NOTE: Full spoilers for this episode of, “Supergirl” are present in this review
Supergirl seemed like it was beginning to improve with its previous episode, but unfortunately, the show yet again fell back into old habits with, “Stand and Deliver.” This episode marks the latest political allegory regarding the Alien Amnesty Act, which Ben Lockwood now seeks to repeal with support from President Baker, upsetting the show’s leads, and triggering a peaceful alien march through National City’s streets. It’s about par for the course for a politically-charged episode of Supergirl, which is to say, it’s a few good ideas mixed in with a lot of infantile garbage. I’d be hard-pressed to get into every idiotic moment in this episode, but believe me, there’s more than enough to go around!
As I said, things kick off when Ben Lockwood announces on live television that he’s going to repeal the Alien Amnesty Act, which follows the latest failed assassination attempt on him by The Elite. Kara, Nia and J’onn are all working overtime in their superhero personas to round up Manchester Black and his crew of radicals, and the three even manage to capture Menagerie at the start of the episode, leaving Manchester, The Hat, and the Morai to keep carrying on the fight against the Children of Liberty, and anti-alien oppressors in general. They even get the interesting idea to use The Hat’s powers to teleport them to the Fortress of Solitude, using strength-enhancing gauntlets to open the way inside.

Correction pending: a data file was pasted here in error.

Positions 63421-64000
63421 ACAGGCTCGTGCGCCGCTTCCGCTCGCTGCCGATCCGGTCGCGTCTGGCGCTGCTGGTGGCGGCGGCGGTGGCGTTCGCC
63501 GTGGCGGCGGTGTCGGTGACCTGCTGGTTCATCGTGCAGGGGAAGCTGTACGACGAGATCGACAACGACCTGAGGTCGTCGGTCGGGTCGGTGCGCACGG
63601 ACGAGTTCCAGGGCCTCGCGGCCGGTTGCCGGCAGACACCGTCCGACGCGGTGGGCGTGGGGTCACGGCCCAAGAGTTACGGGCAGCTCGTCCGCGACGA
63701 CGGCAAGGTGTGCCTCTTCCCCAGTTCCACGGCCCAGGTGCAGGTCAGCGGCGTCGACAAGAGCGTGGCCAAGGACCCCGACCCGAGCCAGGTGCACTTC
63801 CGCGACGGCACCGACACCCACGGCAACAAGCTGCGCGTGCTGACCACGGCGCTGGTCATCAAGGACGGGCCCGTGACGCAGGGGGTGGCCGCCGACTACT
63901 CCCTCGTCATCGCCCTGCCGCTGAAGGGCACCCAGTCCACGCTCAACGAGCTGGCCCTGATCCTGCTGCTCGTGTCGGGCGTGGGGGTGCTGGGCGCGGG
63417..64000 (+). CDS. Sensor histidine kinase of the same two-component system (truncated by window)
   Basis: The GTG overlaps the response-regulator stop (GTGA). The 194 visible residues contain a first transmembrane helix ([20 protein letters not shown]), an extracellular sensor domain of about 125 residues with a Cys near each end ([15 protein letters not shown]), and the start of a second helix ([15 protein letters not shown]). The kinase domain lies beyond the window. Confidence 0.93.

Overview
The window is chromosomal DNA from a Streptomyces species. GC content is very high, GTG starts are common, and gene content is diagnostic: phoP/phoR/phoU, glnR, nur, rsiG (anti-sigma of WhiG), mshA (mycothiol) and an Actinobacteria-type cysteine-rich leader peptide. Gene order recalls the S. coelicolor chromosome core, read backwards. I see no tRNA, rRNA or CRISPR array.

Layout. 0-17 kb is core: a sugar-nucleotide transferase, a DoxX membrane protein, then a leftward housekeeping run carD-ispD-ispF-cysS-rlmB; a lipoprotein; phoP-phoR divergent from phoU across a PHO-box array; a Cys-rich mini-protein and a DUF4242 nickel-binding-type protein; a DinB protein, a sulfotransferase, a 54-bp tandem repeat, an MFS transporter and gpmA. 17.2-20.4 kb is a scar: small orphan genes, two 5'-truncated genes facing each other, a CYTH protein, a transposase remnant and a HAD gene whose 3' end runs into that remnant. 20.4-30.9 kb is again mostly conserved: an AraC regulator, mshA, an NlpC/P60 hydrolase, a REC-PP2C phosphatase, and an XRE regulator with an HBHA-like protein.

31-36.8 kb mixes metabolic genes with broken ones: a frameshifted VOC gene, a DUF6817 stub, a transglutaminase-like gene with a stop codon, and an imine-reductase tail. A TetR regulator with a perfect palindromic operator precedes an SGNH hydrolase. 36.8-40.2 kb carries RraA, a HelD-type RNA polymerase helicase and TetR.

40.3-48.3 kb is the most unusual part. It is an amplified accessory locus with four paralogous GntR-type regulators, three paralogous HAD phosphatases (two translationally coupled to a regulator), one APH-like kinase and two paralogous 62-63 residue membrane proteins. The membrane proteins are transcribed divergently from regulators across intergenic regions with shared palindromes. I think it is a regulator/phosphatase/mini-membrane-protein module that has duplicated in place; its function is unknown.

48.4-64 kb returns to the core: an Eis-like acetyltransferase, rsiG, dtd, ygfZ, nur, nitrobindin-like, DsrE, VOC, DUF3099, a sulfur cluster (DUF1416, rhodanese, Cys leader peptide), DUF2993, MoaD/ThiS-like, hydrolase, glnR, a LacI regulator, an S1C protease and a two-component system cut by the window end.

The idea of The Elite breaking into the Fortress of Solitude isn’t a terrible one on paper, especially regarding the payoff with the march. The problem here though is that the security measures in the Fortress of Solitude are pretty much non-existent, with Kelex not even bothering to alert Kara that anything is wrong! It’s only via Dreamer, with some help from J’onn, that the heroes discover what’s going on at the Fortress of Solitude, resulting in a brief scuffle that sees the Morai successfully apprehended, though The Hat gets away, and Manchester goes into a room with a baby Sun Eater, seemingly dying in the process. Uh, how did he know that was there? Moreover, considering a big argument between Manchester and The Hat, where The Hat appears to leave, this is quickly rendered moot, since The Hat apparently saves Manchester off-screen, with Manchester swiping some kind of hologram doohickey from the Fortress to boot.